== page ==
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Rescuers deployed a life-detecting sonar that could recognize a heartbeat in depths of about 12 meters to help find the missing girls under more than three meters of mud.

In nearby La Trinidad town, Mayor Romeo Salda said three young siblings, an 8-year-old girl, her 6-year-old brother, and their 2-year-old sister, died on their way to a hospital after they were recovered from their home which was buried in a landslide. Their parents survived.

Some residents of Ilocos Sur appealed for help and rescue through social media as they climbed rooftops to escape rising floodwaters.

Mark Masudog, public information officer of the Office of the Civil Defense in Ilocos, said rescue teams were already deployed to the flooded villages in the towns of Sta. Lucia, Sta. Cruz, Sta. Maria, Santiago, Narvacan and Candon City.

Raging Ilocos river

The body of an unidentified woman believed to have drowned was retrieved on the shores of Candon’s Barangay Patpata Segundo.

A search and rescue operation was launched for a 33-year-old woman from Badoc town, also in Ilocos Norte, who was swept away while crossing the raging waters of Badoc river together with three others on board a cart being pulled by a carabao.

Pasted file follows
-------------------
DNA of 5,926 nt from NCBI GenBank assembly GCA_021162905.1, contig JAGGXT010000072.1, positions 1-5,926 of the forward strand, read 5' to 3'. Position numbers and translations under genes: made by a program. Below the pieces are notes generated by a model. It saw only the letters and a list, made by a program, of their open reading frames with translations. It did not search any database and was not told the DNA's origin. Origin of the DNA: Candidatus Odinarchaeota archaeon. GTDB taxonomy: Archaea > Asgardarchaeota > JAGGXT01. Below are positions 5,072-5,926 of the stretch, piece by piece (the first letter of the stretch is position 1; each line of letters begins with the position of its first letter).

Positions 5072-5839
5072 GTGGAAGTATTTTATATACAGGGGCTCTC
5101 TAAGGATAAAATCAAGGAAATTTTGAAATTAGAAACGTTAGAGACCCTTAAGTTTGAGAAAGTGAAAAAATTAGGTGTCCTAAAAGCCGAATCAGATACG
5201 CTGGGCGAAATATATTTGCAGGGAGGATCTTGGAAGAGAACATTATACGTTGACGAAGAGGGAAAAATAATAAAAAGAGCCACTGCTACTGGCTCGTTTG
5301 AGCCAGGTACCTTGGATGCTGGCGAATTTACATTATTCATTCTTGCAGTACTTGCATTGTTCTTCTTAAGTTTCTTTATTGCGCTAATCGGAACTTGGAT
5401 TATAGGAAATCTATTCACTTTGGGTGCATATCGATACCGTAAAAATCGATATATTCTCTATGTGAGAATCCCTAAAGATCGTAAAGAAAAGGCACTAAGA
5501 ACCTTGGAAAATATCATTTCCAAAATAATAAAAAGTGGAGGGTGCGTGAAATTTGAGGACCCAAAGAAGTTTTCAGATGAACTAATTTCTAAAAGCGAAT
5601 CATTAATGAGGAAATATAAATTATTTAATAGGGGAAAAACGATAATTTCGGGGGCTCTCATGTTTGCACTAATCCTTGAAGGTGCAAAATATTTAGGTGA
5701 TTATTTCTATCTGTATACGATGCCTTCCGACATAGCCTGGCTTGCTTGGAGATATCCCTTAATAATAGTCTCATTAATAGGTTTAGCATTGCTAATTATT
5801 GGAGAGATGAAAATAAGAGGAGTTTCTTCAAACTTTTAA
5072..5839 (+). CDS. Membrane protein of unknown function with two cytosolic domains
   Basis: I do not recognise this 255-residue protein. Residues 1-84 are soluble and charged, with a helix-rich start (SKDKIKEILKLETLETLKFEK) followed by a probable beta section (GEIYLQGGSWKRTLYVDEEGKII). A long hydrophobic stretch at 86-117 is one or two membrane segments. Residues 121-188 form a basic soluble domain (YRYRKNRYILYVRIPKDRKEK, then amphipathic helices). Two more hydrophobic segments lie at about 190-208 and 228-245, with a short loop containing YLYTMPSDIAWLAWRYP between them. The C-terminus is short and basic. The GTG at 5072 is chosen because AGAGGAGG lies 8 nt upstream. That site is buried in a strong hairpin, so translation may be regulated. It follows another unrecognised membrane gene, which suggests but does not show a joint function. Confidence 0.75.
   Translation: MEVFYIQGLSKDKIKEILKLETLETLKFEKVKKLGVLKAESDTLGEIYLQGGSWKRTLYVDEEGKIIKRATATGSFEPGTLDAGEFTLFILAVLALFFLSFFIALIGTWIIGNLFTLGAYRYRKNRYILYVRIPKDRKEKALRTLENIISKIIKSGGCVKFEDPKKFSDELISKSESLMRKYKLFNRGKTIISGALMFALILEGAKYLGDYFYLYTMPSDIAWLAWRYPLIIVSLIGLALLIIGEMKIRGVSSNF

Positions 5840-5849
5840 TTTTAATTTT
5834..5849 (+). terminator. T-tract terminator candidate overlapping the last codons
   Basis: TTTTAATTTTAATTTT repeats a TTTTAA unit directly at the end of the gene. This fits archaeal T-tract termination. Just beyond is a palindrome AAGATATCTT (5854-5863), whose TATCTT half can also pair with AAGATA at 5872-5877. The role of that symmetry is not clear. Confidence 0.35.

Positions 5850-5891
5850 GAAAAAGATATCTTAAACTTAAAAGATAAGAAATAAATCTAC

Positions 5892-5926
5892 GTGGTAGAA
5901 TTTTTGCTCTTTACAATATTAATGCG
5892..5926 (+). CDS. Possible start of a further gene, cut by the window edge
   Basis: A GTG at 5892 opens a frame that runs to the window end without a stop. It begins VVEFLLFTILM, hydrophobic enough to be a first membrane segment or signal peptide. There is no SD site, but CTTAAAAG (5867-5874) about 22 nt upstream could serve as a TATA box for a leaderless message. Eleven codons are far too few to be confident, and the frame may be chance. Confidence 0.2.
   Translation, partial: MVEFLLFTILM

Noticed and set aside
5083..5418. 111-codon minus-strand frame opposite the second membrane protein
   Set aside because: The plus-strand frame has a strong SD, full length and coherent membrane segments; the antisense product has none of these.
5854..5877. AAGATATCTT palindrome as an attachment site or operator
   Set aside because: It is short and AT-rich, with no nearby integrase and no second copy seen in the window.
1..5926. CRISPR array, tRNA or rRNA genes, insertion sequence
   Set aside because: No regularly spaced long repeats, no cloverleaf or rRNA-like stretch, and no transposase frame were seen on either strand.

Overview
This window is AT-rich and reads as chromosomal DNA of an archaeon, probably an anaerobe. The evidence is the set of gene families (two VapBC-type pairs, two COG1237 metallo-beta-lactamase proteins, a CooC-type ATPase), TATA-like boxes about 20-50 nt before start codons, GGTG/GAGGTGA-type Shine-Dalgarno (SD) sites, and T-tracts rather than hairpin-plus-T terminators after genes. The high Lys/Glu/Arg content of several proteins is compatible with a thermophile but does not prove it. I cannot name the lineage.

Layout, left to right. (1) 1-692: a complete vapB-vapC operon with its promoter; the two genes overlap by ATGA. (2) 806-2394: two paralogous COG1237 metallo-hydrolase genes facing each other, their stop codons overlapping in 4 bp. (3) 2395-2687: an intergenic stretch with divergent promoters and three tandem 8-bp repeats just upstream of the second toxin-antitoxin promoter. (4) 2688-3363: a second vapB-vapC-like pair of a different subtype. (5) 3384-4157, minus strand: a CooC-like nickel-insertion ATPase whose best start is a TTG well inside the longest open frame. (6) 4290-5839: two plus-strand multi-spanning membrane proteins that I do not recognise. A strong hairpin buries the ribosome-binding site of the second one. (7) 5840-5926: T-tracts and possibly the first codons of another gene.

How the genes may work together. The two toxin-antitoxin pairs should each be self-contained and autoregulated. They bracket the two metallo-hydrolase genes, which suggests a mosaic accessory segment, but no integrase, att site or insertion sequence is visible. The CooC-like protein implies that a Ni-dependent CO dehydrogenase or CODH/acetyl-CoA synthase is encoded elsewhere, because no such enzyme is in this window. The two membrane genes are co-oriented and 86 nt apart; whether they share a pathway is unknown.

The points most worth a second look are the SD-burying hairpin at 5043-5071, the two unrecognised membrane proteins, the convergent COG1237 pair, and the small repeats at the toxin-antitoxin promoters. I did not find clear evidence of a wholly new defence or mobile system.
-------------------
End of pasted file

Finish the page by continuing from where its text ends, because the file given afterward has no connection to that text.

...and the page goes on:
In Cagayan, a woman, also 33, from Iguig town, drowned in the Cagayan River on Tuesday morning when she was also swept away by its strong currents.

Widespread flooding also hit the provinces of Pangasinan and La Union where at least 1,100 individuals had been evacuated, Masudog said.

In Cagayan province, over 200 families were evacuated due to massive flooding in Tuguegarao City and the towns of of Aparri, Buguey, Ballesteros, Calayan, Lallo, Lasam, Baggao, Gattaran, Peñablanca and Santa Teresita.

Displaced families

Floods and landslides also were reported in different towns of Palawan on Tuesday, leaving at least five dead and 19 missing.

The fatalities included a stroke victim, Juan Dubla, and his wife, Melva, both vegetable farmers, who drowned in floodwaters that inundated Princess Urduja village, and 5-year-old Jemuel Remonsada who also drowned in the flood at Batang-batan village, both in Narra town.

According to a report from the provincial disaster office, the floods have displaced 325 families, or 1,348 individuals.

Presidential spokesperson Harry Roque appealed to the public to take precautions and observe minimum public health measures and cooperate with local authorities in case of evacuations.

Ricardo Jalad, executive director of the National Disaster Risk Reduction and Management Council, said people were “a bit afraid” to evacuate, fearing they might get infected at the evacuation centers.

His report of a smaller number of deaths (nine) and missing (11) came earlier in the day, before higher totals came later from the various local disaster management offices. —WITH REPORTS FROM JHESSET O. ENANO, JEROME ANING, VINCENT CABREZA, JOHN MICHAEL MUGAS, YOLANDA SOTELO, VILLAMOR VISAYA JR., ROMAR MIRANDA AND INQUIRER RESEARCH

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TAGS: damage, Flashfloods, landslides, Severe Tropical Storm Maring